Central couplings are generally used for oval-wheel flowmeters, since they are capable of transferring the required large torques without producing high bearing forces. Central couplings are expensive to manufacture and have a large mass.

The geometry of the oval wheel yields two acceleration and two deceleration phases for each rotation of the oval wheel at a constant medium throughflow. With a higher throughflow, the rpm of the oval wheels increases accordingly, thus causing an increase in the acceleration and deceleration.

A substantial disadvantage of the known couplings consists in the fact that their largest torque value to be transferred occurs in their starting position and that the above-mentioned accelerations and decelerations are in a non-damped manner transferred to the downstream measured-value transfer system, thus causing high wear at the force-transfer units. Particularly in central couplings that have a large mass, it is possible that the required drive torque cannot be produced, since the coupling breaks and produces erroneous measurements as well as vibrations in the above-mentioned downstream units.

It is thus the task of the invention to develop a permanent-magnet front or central coupling, whose maximum torque to be transferred does not occur in the starting position and that exhibits vibration-damping properties, thus preventing a break in the coupling effect due to the above-mentioned acceleration and deceleration forces. In that regard, it should be possible to manufacture the coupling indicated in this invention at the same or a slightly higher cost.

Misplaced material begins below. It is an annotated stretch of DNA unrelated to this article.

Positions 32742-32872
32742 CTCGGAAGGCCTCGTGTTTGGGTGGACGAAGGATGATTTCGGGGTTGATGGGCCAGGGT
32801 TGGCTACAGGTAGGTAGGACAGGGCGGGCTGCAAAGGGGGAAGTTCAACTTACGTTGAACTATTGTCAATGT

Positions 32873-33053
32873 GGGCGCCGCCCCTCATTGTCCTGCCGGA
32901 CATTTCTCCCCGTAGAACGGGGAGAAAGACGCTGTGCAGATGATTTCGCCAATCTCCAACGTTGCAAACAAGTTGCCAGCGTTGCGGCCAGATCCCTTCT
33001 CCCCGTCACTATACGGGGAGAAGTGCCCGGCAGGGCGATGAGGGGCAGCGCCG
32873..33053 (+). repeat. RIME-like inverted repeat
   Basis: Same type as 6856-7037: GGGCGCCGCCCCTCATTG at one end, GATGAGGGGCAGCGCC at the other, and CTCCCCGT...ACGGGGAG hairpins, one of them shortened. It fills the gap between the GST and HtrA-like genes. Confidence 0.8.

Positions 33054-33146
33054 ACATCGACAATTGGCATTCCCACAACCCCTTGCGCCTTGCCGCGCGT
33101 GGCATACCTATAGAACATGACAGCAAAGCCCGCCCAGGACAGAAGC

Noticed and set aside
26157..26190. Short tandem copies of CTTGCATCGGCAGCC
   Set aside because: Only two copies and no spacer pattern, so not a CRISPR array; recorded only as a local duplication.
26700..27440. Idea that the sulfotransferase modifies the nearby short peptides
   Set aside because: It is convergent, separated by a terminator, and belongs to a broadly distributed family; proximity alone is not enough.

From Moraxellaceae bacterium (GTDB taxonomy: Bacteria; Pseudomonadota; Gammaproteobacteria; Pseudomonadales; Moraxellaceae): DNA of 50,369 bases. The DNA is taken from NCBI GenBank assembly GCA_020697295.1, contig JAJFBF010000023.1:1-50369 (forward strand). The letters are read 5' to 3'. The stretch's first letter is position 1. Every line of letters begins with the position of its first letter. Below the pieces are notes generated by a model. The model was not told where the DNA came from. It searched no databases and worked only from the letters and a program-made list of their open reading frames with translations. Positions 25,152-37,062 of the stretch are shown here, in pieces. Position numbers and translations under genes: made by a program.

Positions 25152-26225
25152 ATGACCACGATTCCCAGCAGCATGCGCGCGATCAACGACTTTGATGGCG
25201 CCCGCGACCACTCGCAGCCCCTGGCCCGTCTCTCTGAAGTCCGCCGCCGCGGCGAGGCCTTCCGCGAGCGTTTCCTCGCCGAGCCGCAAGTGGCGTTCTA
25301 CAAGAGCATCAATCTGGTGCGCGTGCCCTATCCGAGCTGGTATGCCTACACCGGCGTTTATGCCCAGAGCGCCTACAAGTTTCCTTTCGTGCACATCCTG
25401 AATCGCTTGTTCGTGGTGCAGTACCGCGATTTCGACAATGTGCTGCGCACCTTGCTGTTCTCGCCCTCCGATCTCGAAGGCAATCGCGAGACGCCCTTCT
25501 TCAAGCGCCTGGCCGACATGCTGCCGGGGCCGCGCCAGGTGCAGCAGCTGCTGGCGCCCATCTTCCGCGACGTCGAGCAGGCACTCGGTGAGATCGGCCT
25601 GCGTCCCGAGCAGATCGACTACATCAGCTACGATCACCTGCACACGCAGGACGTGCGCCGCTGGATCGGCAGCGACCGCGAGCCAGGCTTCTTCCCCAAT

In contrast to the known permanent-magnet couplings, in which the magnet poles of the coupling halves are arranged in an unlike manner (opposite poles of different denomination), i.e., attraction of magnet poles, the task solved is in accordance with the invention by the fact that the opposite poles in both coupling halves are of the same denomination, i.e., south-south or north-north, thus producing a repulsing force. The magnet poles of the coupling halves thus assume the greatest possible distance from each other, i.e., to the extent that this is allowed by the respective coupling design. Only a very small torque may be transferred in this position. The force effect and thus the transferable torque is increased only by means of a rotation of the two coupling halves with respect to each other. It win be possible to transfer the greatest magnet coupling torque, when the magnet poles occupy the shortest possible distance from each other. The coupling halves only rotate to the point at which the required drive moment has been reached. The distance between the magnet poles and thus the torque that can be transferred change in the event of switching phases, accelerations and load changes.